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    Volume 10 |Issue 48 | December 23, 2011 |


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The accountable must apologise for the gruesome crime


In August 1997 under 'An apology for gruesome crime', Chintito wrote: A visit to the subcontinent by the British queen to mark the 50th anniversary of the division of India... (was overshadowed by) the Indian Prime Minister's honest advice that Queen Elizabeth II should not visit (the Golden Temple in) Amritsar (also the location of the famed Jallianwala Bagh carnage) as planned because her presence at the site of a massacre of innocent Indians by British troops nearly eighty (repeat eighty) years ago might prove dangerous and provoke a demand for an apology by Britain's head of state.

At Jallianwala Bagh on April 13, 1919, about twenty thousand satyagrahis, followers of Gandhi, had assembled in the walled garden of Jallianwala Bagh in Amritsar. On the orders of General Reginald Dyer, the British army fired without warning on a peaceful gathering and they continued firing until they ran out of ammunition. 379 people were killed and almost a thousand others were injured, some grievously. Dyer was as ruthless as his ancestors, some of who are depicted in the torture chambers of several London museums today. To cause maximum casualty, Dyer had ordered his men to fire into the thickest part of the crowd.

In our War of Liberation we had come across many brutes among the Pakistani officers whose actions would have made Dyer tremble in fear. Have we not heard of Bangalee children being flung into the air only to test the sharpness of Pakistani bayonets? Have we not been shamed by the rape of our mothers and sisters? Have we not seen the murder of innocent Bangalees, streets and alleyways littered with our soul and body? Yet, have we ever made a concerted effort to seek an apology from Pakistan?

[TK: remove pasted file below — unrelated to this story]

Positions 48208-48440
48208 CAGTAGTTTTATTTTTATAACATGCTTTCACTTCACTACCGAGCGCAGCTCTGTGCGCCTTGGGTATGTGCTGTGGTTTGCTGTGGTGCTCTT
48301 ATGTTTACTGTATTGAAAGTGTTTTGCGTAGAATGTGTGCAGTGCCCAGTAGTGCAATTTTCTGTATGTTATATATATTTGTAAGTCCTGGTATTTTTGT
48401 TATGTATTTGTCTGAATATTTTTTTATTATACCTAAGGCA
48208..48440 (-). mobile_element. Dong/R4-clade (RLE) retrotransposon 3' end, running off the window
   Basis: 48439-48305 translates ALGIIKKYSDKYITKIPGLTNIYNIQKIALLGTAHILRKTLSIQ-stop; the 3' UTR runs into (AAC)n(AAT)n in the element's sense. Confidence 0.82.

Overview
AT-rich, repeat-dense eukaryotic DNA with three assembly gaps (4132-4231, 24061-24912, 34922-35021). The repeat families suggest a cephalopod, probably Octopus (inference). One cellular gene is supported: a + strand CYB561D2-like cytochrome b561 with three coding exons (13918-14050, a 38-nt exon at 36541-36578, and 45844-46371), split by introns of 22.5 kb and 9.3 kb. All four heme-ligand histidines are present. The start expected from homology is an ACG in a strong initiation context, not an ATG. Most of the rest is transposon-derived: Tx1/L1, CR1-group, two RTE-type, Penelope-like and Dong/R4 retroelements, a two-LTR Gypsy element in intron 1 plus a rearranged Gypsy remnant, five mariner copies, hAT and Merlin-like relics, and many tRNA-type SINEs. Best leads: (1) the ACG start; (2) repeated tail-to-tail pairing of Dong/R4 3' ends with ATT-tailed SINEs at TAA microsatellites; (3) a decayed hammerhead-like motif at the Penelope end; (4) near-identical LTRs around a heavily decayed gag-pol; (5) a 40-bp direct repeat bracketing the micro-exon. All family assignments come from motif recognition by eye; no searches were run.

The Pakistani head of state has visited Bangladesh several times. Let alone at other times, have our graveyards and killing fields ever echoed with the demand for an apology for the most heinous crime in history by the most barbarous of forces to coincide with their visit? Do we then not consider the martyrdom of our shaheeds worthy of an apology?

In November 2005, under “Apologise they must” Chintito again wrote: While today visiting Pakistani leaders conveniently salute the martyrs of this land that verily their soldiers killed, it has evaded apologising and financially compensating (for moral compensation is impossible) for one of the most grisly crimes in the history of mankind. In fact, Pakistani leaders should not be allowed to set foot on the Jatiya Smriti Soudha, bathed in sacred blood of countless Shaheeds, until they (Pakistan) have asked for forgiveness for their sin.

The mother of the child lost in 1971 still wipes a tear. The widow hopelessly longs for the return of her loved one. The child of a shaheed expects every other living parent to at least feel, if not fight for the cause his father laid down his life.


In September 2007, under “Arduous apology of the accountable” Chintito once again wrote:

Just say it that you are sorry. For there are countless that you killed. [Brutality perceived not before or since]. And then believe in it too.

Just believe it that you are sorry. For there are myriads that you maimed. [Disfigured a nation bodily, not in soul]. And then mean it too.

Just mean it that you are sorry. For Generation-71 they still seek their parents. [Many for eternity shall haunt your paternity]. And then admit it too.

Just admit it that you are sorry. For your cowardice stooped to our daughters. [Their innocence you could never ever clench]. And then confess it too.

Just confess it that you are sorry. For in Operation Searchlight how evil were you. [They smeared darkness through the lust in your eye]. And then come clean that you are sorry.

Just come clean that you are sorry. For we demand your exile despite time gone by. [No sin is ever covered by religious disguise] And then…

Say it, believe it, and mean it. And forever remain sullied. Admit it, confess it, and come clean. Or by ageless conscience be harried.


Only last Friday 9 December, BBC news reported: “The Dutch government has apologised for the 1947 massacre committed by its soldiers in Indonesia. As many as 430 men and boys were rounded-up and killed in the village of Rawagede, as Indonesia fought for independence and the Dutch were clinging to their retreating colonial empire. Families of those killed attended a ceremony at the site of the killings, now known as Balongsari.”

Cut Dutch and replace with Pakistan.
Cut 1947 and replace with 1971.
Cut 430 and replace with three million; and include women and children.
Cut village of Rawagede and replace with Bangladesh.
Cut Indonesia and replace with Bangladesh.
Cut colonial and replace with tyrannical.
Cut Balongsari and replace with Bangladesh.


Cut relations and replace with demand for an apology.



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